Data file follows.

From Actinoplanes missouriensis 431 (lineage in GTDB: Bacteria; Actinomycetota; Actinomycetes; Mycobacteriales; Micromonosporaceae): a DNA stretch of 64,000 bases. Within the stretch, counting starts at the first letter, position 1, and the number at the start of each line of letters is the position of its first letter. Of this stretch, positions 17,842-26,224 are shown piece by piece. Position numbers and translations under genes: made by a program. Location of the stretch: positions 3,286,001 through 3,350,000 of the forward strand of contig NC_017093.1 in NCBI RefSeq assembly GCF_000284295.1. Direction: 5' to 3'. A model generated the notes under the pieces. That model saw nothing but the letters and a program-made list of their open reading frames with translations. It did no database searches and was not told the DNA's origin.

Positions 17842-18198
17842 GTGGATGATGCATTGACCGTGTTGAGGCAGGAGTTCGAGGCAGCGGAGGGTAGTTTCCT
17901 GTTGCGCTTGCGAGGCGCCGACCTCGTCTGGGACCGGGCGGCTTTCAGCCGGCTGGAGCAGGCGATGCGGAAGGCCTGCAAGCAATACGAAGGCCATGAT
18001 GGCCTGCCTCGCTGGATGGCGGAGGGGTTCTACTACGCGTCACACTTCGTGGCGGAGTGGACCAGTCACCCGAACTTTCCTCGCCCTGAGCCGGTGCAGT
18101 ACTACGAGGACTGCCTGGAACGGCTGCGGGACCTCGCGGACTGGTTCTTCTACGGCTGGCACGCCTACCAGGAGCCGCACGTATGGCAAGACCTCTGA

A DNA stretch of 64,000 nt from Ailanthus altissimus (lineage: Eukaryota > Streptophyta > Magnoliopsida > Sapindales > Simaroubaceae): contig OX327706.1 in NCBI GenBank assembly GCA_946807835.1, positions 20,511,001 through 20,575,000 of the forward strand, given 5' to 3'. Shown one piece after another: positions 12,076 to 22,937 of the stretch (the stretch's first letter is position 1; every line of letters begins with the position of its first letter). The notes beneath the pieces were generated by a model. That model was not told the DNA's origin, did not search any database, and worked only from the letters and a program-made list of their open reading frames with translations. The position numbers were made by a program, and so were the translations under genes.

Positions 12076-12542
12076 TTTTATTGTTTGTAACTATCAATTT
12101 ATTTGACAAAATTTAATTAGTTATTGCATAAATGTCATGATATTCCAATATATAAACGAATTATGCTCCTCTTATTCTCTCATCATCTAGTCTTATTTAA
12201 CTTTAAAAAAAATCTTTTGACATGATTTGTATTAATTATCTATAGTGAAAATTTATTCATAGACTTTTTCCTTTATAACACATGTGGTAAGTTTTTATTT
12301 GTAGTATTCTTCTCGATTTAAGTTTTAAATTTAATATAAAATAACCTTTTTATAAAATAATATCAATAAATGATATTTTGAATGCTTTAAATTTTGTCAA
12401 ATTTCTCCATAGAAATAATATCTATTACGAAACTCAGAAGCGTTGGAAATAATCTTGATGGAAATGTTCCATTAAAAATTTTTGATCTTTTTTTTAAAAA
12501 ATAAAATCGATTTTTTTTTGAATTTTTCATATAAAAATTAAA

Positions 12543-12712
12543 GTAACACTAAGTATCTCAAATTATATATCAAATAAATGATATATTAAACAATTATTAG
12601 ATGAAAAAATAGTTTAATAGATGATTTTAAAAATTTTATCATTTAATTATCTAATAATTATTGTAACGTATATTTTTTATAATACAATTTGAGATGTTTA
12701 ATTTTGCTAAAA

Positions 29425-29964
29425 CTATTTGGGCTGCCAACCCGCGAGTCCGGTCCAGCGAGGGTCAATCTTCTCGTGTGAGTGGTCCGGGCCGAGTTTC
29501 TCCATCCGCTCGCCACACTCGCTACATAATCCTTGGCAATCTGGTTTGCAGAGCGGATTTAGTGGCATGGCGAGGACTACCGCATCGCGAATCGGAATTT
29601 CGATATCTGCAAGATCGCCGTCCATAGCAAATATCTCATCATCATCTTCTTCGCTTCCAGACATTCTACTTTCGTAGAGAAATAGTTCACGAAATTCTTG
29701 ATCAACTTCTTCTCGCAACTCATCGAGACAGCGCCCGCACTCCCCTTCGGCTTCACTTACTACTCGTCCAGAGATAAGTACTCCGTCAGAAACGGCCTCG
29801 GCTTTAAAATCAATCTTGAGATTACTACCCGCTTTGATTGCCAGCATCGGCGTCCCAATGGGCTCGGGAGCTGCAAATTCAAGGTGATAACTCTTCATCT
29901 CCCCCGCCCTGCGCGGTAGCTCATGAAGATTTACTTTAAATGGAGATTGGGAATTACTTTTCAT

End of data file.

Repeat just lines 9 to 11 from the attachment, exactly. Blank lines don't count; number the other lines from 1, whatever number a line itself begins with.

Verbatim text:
12076 TTTTATTGTTTGTAACTATCAATTT
12101 ATTTGACAAAATTTAATTAGTTATTGCATAAATGTCATGATATTCCAATATATAAACGAATTATGCTCCTCTTATTCTCTCATCATCTAGTCTTATTTAA
12201 CTTTAAAAAAAATCTTTTGACATGATTTGTATTAATTATCTATAGTGAAAATTTATTCATAGACTTTTTCCTTTATAACACATGTGGTAAGTTTTTATTT